The entertainment industry has been widely criticized as purveying trashy shows and movies to the kids of America and the world but many in the business have been guilty of going far beyond that--engaging in outright child sexual abuse. And the problem is far more widespread than you might think according to one of its victims, former child star Corey Feldman:
A not so creative liberal fantasy. Dan Rather “got it right” in his 2004 story about President George W. Bush’s avoidance of National Guard duty, a hit piece discredited because of Rather’s reliance on forged documents, the President of the imaginary “UBS News”cable channel will declare in an upcoming HBO drama helmed by left-wing writer Aaron Sorkin.
A TV Newser item on Monday about how HBO has decided on Newsroom to be the title of Sorkin’s new series which will center on “fictional cable news anchor Will McCallister (Jeff Daniels) and his News Night staff at the fictional cable news channel UBS,” included a telling excerpt from the script for the pilot:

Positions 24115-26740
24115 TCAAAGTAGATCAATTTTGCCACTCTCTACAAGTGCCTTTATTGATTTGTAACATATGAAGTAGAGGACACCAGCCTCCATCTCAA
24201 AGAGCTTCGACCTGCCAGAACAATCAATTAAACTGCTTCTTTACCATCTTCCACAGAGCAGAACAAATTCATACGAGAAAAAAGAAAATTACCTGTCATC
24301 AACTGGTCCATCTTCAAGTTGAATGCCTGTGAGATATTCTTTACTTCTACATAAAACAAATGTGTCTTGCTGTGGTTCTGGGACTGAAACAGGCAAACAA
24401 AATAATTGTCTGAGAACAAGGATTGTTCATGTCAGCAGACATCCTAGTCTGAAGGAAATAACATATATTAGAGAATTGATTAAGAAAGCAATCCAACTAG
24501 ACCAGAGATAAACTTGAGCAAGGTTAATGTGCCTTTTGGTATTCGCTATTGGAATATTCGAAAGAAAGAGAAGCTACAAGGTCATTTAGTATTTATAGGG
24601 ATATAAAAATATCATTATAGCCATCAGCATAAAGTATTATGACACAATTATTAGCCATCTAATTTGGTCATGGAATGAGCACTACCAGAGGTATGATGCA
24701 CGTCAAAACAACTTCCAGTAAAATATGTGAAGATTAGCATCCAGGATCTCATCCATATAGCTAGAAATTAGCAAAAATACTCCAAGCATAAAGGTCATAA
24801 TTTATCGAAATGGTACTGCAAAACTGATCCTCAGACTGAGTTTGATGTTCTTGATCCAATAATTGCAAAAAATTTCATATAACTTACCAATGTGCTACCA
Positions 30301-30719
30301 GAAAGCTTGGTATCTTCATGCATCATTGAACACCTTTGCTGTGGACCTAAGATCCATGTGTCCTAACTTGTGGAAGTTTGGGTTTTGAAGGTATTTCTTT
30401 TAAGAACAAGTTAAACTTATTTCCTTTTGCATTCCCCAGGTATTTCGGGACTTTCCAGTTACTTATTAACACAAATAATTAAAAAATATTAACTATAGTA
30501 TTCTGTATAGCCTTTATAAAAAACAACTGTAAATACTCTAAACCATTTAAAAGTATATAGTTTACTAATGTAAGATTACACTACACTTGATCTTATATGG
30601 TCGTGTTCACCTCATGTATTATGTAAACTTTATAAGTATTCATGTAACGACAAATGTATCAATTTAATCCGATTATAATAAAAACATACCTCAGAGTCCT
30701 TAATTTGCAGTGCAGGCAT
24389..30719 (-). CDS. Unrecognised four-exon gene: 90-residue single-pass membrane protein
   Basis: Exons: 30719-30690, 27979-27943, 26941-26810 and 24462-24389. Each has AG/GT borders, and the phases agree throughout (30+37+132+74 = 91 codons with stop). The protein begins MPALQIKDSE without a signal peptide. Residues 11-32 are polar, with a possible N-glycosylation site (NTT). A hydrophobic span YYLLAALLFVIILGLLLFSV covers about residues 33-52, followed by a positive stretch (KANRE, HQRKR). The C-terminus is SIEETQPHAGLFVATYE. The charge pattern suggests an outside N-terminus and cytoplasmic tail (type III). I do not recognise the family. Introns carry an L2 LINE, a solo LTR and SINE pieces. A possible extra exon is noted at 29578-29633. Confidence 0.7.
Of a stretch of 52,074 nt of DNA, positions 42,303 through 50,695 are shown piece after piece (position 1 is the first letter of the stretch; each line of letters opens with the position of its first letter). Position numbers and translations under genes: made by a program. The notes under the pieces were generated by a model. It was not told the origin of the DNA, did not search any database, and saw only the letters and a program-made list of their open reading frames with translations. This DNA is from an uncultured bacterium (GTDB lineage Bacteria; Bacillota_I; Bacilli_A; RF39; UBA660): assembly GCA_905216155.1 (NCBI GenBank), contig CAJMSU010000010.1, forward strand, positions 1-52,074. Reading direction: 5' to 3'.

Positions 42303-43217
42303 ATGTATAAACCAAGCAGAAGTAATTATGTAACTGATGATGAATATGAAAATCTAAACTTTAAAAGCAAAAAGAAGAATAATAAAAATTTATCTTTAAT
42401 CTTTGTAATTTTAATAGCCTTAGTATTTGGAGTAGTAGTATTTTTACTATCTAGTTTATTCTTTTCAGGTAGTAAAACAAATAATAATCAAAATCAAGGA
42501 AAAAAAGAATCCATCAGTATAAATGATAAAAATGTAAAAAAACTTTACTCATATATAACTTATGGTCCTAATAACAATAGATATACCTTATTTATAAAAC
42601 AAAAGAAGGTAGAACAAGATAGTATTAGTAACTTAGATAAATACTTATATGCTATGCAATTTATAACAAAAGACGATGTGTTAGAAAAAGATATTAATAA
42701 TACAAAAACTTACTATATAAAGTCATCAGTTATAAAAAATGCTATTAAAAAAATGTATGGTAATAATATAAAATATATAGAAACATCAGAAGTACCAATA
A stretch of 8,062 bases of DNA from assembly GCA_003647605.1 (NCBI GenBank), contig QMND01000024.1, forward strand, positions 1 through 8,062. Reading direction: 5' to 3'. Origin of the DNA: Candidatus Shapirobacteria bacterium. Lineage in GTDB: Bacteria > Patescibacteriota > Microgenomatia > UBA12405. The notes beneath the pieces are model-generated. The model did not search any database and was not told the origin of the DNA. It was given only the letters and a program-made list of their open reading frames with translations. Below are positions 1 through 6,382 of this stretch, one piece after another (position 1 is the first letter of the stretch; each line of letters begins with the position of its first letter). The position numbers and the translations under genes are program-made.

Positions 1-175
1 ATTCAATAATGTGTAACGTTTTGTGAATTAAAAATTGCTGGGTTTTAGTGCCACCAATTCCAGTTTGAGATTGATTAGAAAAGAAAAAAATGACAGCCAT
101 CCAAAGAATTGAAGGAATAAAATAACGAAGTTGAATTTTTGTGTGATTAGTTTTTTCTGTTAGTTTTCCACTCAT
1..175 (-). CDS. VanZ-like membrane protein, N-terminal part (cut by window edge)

On Friday's NBC Today, MSNBC anchor Craig Melvin gushed over a new class at Georgetown University taught by liberal professor Michael Eric Dyson: "Race, class, gender, culture, all things that would be covered in most sociology classes and they're covered in Michael Eric Dyson's as well, but the issues are examined in a way that uniquely appeals to college students."
Melvin touted how, "Jay-Z's street rhymes that became stage anthems are being taught at one of America's top schools." He promoted the course as serious education: "In the Georgetown University syllabus, it's called, 'The Sociology of Hip-Hop: The Odyssey of Jay-Z.' For about 140 students twice a week it's 90 minutes of head bouncing and dissecting....Dyson uses Jay-Z's 2010 memoir 'Decoded' to break down lyrics, but maintains a traditional classroom, using articles, guest speakers, essays and exams."